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Old 08-27-2009, 12:10 PM
2,437 posts, read 7,266,643 times
Reputation: 1512


Originally Posted by markfromCA View Post
I have been a backpacker for 20 years and upgraded my equipment on a yearly basis. A little here, a little there and you start to shave pounds off your back. I am not an true ultralight backpacker though, I still find comfortable, quality items instead of cheap. I have found that the nice light, quality items I have bought over the years are as good today as they were years ago. My advise is start with a quality pack that is at least 4200 Ci so you can fit a 7 day trip of gear in it. Also find a pack that is around 4 pounds. I have a friend that has invested in some lightweight gear and his pack is 10 pounds less than mine and I have nice stuff. Every ounce counts and buying cheaper items is fine but you will be carrying that on your back. My average total weight less water for a 7 day trip is 32 pounds. Trip note. I have backpacked all of Yosemite, Kings canyon and gone to Montana for some trips but there is one breath taking trip in Kings Canyon everyone should do. It is called the Rey Lakes Loop. 42 mile loop surrounded by 12000 + ft peaks and some high mountain passes that have views to die for. Good luck, Backpacking will get in your blood once you start.
Yes, Rey Lakes Loop is fantastic...

If you get two pairs of ex-officio briefs you can wash each pair on alternating days and have clean underwear the whole trip while only having to carry around one extra pair. They'll usually dry in an hour or two, even at night. The rest of your clothes you can just re-wear all week and only wash as needed.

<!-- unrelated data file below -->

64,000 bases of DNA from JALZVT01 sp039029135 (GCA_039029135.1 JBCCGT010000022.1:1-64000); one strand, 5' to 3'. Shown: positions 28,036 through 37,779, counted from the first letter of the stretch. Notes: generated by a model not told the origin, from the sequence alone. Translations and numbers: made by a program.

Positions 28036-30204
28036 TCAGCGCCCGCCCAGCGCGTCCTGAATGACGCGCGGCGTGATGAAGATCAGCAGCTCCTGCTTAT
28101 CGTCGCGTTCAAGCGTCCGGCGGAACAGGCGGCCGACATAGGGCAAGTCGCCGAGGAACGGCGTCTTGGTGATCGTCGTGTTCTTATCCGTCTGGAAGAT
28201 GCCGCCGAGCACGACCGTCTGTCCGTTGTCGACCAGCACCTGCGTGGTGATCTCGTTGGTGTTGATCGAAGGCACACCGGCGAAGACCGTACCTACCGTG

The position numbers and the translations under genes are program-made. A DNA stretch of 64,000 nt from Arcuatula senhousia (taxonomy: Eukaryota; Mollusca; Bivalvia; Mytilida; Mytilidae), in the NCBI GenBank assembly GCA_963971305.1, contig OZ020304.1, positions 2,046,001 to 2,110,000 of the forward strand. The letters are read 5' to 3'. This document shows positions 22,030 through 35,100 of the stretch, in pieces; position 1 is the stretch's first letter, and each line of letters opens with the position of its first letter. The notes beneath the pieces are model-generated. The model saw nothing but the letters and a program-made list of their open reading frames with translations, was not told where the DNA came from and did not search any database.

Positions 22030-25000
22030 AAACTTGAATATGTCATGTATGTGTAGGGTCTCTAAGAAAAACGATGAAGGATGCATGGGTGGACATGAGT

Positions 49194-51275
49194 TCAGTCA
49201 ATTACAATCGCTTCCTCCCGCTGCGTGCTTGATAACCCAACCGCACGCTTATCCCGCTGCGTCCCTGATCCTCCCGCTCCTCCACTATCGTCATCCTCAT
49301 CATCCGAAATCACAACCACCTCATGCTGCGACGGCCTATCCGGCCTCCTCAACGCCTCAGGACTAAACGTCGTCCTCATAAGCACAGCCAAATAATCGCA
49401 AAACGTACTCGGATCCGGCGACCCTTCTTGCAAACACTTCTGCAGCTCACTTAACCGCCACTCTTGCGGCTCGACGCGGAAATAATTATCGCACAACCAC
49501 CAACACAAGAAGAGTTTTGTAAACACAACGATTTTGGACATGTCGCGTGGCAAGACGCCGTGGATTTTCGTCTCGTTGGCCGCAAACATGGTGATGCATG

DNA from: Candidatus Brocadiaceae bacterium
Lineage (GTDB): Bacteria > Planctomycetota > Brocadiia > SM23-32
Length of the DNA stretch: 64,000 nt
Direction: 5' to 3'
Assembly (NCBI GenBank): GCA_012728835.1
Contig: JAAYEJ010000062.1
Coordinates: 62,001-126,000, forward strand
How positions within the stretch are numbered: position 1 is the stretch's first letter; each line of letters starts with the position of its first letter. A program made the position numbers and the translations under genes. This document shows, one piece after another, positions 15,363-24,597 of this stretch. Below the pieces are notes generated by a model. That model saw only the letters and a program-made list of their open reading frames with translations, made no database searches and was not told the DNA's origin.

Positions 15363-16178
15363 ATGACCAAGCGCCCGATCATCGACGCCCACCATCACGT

The biggest weight culprit is usually, but there are some ways to reduce that and the good thing is of course that it will lessen in times. if you plan to fd o any sierra hiking, or for that matter, in the CO Rockies, I would recommend getting a bear-resistant food cannister. It will add on a couple pounds of weight but it will keep your food and other scented items much more secure and you won;t have to worry about hanging it. If you plan conservatively, one can should be enough for two hikers' food supplies, at least for few days...
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Old 08-27-2009, 05:03 PM
Location: San Ramon, Ca
72 posts, read 161,436 times
Reputation: 55
The bear container makes a good seat as well. I have had some food taken in years past but now with the container it is like the bears know they cant get to it and do not bother to come and see what you got. I have gotten 7 days of food in the container and that is about all it will hold. In California it is mandatory to use one and they check before they issue your back country permit. The Copper creek trail at roads end is very nice as well but the trail is brutal the first day. Volcanic lakes is incredible.
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Old 08-27-2009, 05:59 PM
Location: Sunnyvale, CA
5,676 posts, read 9,413,880 times
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The Pocket Survival Guide. J. Wayne Fears. Stoeger Publishing Company.
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Old 08-27-2009, 06:00 PM
Location: Sunnyvale, CA
5,676 posts, read 9,413,880 times
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Backpacking Tips. Edited by Bill and Russ Schneider. A FalconGuide. 1998.
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Old 08-27-2009, 10:02 PM
Location: Currently in Oscoda!!
274 posts, read 560,905 times
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80skeys thanks again for your input and for giving me the titles of the books. I will be ordering them this weekend.

And thank you to everyone who has chimed in with their advice, it's much appreciated!! I'm going to slowly start buying my gear and will begin planning within the next month or so.
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